On our return, the brother who was driving stopped at the homes of many of our brethren in the village. I did not get out of the carriage, but we drove up to the gate, and the friends came out and shook hands with me. Whole families—father, mother, and children—came out to speak to me, and I shook hands with each one, not forgetting the children.14MR 36.2

    We found Brother and Sister Steward living in a home of their own. They have a comfortable little cottage and two acres of land, planted with berries, grapes, plums, and other kinds of fruit. Twice while I was in Graysville they sent me a box of raspberries, which they had picked from their own garden.14MR 36.3

    Brother Robert Kilgore has a home in Graysville. He is now holding tent meetings in a village in northern Georgia, about 25 miles south. Sister Kilgore is with him. Their son Charles is business manager of the Graysville school. He went with us to show us the different places of interest.14MR 36.4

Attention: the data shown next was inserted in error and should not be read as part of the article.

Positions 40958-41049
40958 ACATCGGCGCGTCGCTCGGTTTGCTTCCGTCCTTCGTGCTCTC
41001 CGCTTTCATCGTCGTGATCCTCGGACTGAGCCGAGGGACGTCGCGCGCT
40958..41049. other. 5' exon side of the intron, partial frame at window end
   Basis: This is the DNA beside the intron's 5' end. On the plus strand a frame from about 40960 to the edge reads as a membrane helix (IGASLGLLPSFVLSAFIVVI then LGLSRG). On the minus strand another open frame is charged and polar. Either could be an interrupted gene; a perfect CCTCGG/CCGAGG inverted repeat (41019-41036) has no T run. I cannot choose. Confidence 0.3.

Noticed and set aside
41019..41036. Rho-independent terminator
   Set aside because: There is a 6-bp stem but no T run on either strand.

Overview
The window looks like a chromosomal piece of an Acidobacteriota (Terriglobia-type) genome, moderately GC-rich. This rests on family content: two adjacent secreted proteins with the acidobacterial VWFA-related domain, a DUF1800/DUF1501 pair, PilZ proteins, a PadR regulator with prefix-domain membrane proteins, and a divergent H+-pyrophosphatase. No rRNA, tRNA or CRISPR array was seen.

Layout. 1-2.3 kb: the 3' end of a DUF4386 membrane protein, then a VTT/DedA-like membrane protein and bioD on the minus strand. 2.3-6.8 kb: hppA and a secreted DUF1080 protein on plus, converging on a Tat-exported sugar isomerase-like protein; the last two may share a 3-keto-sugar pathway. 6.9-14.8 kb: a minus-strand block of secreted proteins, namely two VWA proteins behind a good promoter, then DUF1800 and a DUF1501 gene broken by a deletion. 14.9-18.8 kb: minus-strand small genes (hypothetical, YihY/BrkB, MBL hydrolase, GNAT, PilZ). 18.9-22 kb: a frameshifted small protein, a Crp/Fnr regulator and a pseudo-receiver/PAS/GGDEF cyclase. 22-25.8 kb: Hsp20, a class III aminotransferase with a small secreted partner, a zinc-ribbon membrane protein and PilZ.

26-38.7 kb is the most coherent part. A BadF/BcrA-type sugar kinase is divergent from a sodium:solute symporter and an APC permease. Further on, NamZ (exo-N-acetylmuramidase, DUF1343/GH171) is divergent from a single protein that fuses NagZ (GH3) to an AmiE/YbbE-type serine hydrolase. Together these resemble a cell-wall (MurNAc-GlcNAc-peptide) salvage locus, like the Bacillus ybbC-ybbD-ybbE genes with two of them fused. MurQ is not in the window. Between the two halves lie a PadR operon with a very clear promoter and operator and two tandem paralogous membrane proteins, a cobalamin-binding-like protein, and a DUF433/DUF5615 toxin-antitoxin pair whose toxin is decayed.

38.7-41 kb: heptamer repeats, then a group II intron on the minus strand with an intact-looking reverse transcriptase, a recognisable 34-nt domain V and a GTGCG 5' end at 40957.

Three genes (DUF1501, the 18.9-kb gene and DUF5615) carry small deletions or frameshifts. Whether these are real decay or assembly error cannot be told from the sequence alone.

Elder Smith Sharp lives near the school, and his daughter, Mrs. Lenker, who for several years has been matron of the school home, is now living in her own new house nearby. Brother and Sister Lenker entertained us during our visit.14MR 37.1

    Elder Sharp's mother lives with him. She is nearly 90 years old. She is a cheerful woman, in possession of all her mental faculties, but is blind and almost deaf. We had a very pleasant conversation with her, and before we left we had a season of prayer together.14MR 37.2

    Our visit to Graysville was a very pleasant one. We were sorry that we could not stay longer, so that we might have more time to talk with the brethren and sisters there.14MR 37.3

    Early on Monday morning we took the train for Huntsville. We reached the school at one o'clock the same day. That afternoon we were taken over a portion of the school farm. We find that there are nearly 400 acres of land, a large part of which is under cultivation. Several years ago Brother S. M. Jacobs was in charge of the farm, and under his care it made great improvement. He set out a peach and plum orchard, and other fruit trees. Brother and Sister Jacobs left Huntsville about three years ago, and since then the farm has not been so well cared for. We see in the land promise of a much larger return than it now gives, were its managers given the help they need.14MR 37.4